Simeon and Anna were open to Jesus.  To redemption. To being part of God’s big story.

Anna and Simeon were open to the Spirit.  To God’s glory. To something out of the ordinary showing up.

Kind of like us on January 1st, where we look ahead to the new year with a sense of hope for the best, with openness to what the year will bring, wondering how we’re going to be part of God’s big story, pondering what salvation means for us and our world.

Okay, connecting the story of Anna and Simeon to New Years might be a bit of a stretch, but I keep coming back to the word Open, wondering if we’re open to God… wondering how we’re open to God’s salvation this year.

I’m going to offer three ways that I think we can make ourselves more open to God’s salvation, or something out of the ordinary showing up.   And all three of them involve us showing up.

Show up to PlacesMy first observation is that Anna and Simeon weren’t at home watching Hockey Night in Canada (I know that criticizing Canada’s second religion is dangerous, but I just want to be sure to name that while I like HNIC, realistically the only enlightenment we should expect from HNIC is how inconsistent the Jets are).   They showed up and met Jesus at the temple.  Especially Anna, who apparently never left the temple but worshiped day and night.  Which is pretty intense.

But to be open to God breaking into our world, to be open to seeing God in new ways, to be open to seeing a different aspect of God’s salvation, I’m going to venture to say that showing up to places is part of the journey.  I know I’m preaching to the choir as we’re the ones who are here on New Year’s Day, but when we live and work and play in different places, we are apt to have little less sense of control, and be a bit more open to the unexpected.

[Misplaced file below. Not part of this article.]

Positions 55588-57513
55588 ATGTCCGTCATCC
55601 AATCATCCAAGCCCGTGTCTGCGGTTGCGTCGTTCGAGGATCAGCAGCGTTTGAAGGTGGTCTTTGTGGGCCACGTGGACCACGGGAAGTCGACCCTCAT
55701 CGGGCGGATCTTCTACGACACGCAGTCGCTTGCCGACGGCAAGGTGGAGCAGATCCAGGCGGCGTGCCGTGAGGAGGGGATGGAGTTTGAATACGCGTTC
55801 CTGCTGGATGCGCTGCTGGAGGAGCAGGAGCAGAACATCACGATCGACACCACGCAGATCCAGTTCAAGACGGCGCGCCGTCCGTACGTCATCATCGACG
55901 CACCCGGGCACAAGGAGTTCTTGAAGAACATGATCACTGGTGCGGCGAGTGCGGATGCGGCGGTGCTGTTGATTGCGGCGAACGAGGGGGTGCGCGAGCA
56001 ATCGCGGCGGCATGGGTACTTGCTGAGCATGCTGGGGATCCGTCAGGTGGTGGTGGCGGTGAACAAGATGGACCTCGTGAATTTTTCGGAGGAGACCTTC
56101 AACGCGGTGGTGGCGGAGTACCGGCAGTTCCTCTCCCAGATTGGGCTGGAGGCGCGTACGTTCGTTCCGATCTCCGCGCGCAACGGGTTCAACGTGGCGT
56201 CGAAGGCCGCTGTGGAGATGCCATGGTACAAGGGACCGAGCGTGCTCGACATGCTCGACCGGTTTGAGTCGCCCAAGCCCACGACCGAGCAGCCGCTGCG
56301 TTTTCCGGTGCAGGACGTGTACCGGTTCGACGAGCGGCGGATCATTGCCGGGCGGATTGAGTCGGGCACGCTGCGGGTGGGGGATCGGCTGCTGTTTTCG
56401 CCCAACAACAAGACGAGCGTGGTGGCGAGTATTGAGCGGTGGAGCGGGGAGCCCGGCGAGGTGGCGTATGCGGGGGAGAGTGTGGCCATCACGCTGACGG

To quote Cheryl Strayed from the book and movie Wild, “There’s a sunrise and a sunset every day, and you can choose  to be there for it.   You can put yourself in the way of beauty.”

Show up to People – Secondly, Anna and Simeon showed up and were present to Mary, Joseph, and Jesus, even though they were strangers.  They left their comfort zones, invested in the people around them, and were able to speak  words of hope and reality and truth.

Now, on the introvert/extrovert scale, I’m on the extreme end of extrovert, so talking to new people is as easy to me as tying my shoe.  But I know that’s not all of us.  But no matter where we find ourselves on that spectrum, we can still ask ourselves “How do we add value to those around us?”  So maybe part of us showing up and being present to the people around us means saying “Hi” to the person we don’t know sitting beside on Sundays.  Or maybe it means during coffee breaks at work to intentionally ask co-workers how they’re week was, and maybe even ask some follow up questions.  Or maybe it means sending a card to someone thanking them for something.  Are we open to adding value to people’s lives?

I that that when we’re open to the people around us, we might be a bit more open to the unexpected.

Show up to Prayer

Luke made sure to write down how righteous and devout and prayerful Anna and Simeon were… That they’re lives were filled with and shaped by their praying.